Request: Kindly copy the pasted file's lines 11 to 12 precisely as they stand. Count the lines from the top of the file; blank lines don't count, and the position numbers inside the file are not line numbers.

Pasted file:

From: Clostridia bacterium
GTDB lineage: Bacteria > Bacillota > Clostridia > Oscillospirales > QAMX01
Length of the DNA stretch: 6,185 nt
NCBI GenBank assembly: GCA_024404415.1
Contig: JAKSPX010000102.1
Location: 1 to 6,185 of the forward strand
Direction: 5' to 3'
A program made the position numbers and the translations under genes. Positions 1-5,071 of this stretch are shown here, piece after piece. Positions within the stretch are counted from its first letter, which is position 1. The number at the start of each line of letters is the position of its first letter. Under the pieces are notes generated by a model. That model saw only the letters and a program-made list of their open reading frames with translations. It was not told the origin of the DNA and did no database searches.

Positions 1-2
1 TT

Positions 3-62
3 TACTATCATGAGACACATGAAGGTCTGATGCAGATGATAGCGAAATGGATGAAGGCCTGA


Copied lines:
Positions 3-62
3 TACTATCATGAGACACATGAAGGTCTGATGCAGATGATAGCGAAATGGATGAAGGCCTGA